Greetings and salutations, fellow Mütter Museum fans, and welcome to the latest installment of Docent Discussions, our monthly series where we share insider accounts of the Museum as told by our docents. Past entries examined the Chevalier Jackson collection of swallowed objects and the connections between HPV (human papillomavirus) and a tumor secretly extracted from President Grover Cleveland.
Today’s entry comes from Julie Rakestraw, who is here to talk about The College of Physicians of Philadelphia’s Medicinal Plant Garden and its namesake: Benjamin Rush, a statesman, physician, and one of the founders of The College of Physicians of Philadelphia.
Take it away, Julie!
My family has been visiting the Mütter Museum for years, and I was always fascinated by the people behind the artifacts. When I retired after 29+ years working at DuPont in 2019, I finally had the time to become more involved and to bring information about the displays to others. After shadowing and practicing, I completed my first tour on March 2 of this year, just before the pandemic was officially declared.
What is your favorite exhibit?
My favorite place in the Mütter Museum is the Benjamin Rush Medicinal Plant Garden. I love the tranquility of the garden during any season of the year. It’s fascinating to follow the plants through the seasons of spring awakening, summer bloom, fall leaf changing, and the winter outlines of bare branches and dormant perennials. During the Mischief at the Mütter event, the garden is transformed into an outdoor bar filled with people in spectacularly creative costumes. In her genealogy research, my mom has discovered that Benjamin Rush is actually a distant cousin of ours, which made me even more interested in his story.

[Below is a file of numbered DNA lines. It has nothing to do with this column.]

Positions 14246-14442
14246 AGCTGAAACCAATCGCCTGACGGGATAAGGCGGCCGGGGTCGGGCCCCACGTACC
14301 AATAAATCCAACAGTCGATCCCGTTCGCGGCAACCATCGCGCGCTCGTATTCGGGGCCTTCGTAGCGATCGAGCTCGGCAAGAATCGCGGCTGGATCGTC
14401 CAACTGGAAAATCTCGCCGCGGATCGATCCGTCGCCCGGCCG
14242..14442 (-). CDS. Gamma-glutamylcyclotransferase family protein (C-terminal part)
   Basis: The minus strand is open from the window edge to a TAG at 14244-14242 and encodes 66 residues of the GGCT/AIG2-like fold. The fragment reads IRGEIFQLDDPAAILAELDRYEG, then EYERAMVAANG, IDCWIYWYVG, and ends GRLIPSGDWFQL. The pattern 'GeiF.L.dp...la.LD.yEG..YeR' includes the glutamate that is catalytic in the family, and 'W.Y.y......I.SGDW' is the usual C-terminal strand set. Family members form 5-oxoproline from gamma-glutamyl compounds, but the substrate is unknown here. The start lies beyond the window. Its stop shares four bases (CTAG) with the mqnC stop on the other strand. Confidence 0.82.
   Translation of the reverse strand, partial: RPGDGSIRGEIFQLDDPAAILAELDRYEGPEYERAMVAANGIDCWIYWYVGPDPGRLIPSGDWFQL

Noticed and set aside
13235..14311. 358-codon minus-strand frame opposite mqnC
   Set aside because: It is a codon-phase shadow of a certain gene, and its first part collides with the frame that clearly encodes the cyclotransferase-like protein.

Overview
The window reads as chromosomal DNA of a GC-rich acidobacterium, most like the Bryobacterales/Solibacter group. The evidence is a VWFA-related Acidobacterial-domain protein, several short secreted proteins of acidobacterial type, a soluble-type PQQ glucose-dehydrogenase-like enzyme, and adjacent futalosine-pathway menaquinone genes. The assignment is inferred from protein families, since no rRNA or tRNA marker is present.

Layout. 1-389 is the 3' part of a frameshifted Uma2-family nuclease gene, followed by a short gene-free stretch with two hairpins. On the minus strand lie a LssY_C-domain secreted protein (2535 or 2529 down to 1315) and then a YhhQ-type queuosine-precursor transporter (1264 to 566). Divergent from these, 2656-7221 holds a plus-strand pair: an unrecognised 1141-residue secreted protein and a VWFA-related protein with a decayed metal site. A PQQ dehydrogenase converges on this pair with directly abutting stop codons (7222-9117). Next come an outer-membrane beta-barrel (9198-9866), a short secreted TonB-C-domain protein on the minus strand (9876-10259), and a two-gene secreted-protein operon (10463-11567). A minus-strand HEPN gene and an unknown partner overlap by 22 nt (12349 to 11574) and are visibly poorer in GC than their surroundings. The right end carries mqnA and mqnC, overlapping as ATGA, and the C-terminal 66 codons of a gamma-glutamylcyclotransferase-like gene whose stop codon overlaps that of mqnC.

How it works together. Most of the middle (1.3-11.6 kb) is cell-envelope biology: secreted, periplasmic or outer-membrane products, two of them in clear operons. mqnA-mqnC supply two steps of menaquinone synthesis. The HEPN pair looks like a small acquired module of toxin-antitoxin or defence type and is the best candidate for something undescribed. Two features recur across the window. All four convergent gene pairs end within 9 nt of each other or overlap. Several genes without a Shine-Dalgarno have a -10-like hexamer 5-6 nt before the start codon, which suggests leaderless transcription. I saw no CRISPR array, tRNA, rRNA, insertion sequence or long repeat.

A Brief History of Plants in Medicine
Native plants have been used for centuries to treat various maladies of both animals and people. A Sumerian clay slab from ~5000 years ago is the first written use of plants to treat conditions of the human body, describing 12 recipes for preparation of various products.
Native Americans noted that animals often sought out certain plants when they were ill, so they began to consume specific plants as well. The ancient Babylonians, Chinese, Egyptians, Greeks, Indians, and Romans were all herbalists, using the native plants for specific remedies. Before the establishment of universities in the 11th and 12th centuries, monasteries served as medical schools. In addition to copying ancient texts, the trainees tended the “physick” gardens which were designed to include specific plants which provided the medicines of the time. The chemicals of these naturally occurring medicines have been used to develop many pharmaceuticals of today, including digitalis, found in the leaves of the foxglove plant for the treatment of congestive heart failure.
A few examples of some common plants and the illnesses or conditions they can treat include:
- Cinchona: The bark contains quinine which is an effective treatment for malaria
- Foxglove: Digitalis extracted from the leaves is used to treat heart failure and cardiovascular disease. However, it can be toxic at higher doses.
- Ginger: A root used to ease nausea and motion sickness
- Mint: The leaves can be brewed into a tea which soothes digestion problems and can be made into a salve to reduce skin inflammation and itching. Mint has been used since at least the first century A.D. as recorded by Pliny in ancient Rome.
- Rhubarb: For treatment of diarrhea and other intestinal issues
- White willow bark: To treat insomnia, dysentery, and reduce fevers. The salicin found in the bark is converted to salicylic acid in the human body and is the inspiration for acetylsalicylic acid, also known as aspirin.
Tags in the Benjamin Rush Medicinal Plant Garden at the Mütter Museum display the names of the plants and some of their potential medical uses.
A Brief Look at Benjamin Rush